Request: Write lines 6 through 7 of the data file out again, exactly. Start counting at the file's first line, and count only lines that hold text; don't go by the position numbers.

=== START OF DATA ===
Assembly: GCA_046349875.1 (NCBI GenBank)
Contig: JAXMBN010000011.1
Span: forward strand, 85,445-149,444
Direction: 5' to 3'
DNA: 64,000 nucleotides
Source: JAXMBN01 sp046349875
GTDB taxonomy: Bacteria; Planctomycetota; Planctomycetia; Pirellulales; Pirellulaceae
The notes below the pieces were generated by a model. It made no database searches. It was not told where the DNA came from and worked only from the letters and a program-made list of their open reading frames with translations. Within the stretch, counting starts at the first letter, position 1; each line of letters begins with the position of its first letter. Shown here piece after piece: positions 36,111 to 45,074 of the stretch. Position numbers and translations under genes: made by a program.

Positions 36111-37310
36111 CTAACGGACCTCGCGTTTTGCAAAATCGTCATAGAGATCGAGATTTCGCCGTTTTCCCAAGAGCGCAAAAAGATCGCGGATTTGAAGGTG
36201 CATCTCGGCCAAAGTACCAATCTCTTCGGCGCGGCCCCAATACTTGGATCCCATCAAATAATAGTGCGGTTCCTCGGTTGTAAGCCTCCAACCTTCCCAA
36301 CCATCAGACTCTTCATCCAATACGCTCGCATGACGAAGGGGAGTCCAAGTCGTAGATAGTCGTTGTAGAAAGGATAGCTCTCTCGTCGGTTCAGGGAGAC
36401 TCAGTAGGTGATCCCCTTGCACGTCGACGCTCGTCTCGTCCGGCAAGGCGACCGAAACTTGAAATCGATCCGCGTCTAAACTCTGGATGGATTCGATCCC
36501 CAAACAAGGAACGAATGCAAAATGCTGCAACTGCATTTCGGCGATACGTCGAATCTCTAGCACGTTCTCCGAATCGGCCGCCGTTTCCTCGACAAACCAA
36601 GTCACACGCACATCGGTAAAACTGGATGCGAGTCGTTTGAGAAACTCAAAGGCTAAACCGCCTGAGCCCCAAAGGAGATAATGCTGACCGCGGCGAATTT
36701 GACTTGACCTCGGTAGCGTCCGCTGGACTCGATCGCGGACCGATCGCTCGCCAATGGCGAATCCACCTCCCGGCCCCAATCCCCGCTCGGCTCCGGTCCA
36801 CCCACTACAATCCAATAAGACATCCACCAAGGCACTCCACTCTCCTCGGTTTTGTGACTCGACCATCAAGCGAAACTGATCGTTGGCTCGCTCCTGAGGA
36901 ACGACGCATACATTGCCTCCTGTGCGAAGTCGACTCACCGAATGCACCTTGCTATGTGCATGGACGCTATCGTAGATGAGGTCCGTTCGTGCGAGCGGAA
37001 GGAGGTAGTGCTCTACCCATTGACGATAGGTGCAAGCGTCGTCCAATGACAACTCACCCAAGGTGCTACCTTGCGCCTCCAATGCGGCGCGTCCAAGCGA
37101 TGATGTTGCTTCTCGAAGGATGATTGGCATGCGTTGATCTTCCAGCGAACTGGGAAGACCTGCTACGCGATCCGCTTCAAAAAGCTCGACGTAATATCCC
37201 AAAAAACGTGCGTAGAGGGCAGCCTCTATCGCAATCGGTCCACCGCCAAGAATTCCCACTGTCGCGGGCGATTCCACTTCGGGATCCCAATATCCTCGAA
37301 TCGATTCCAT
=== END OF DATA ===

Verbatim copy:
Source: JAXMBN01 sp046349875
GTDB taxonomy: Bacteria; Planctomycetota; Planctomycetia; Pirellulales; Pirellulaceae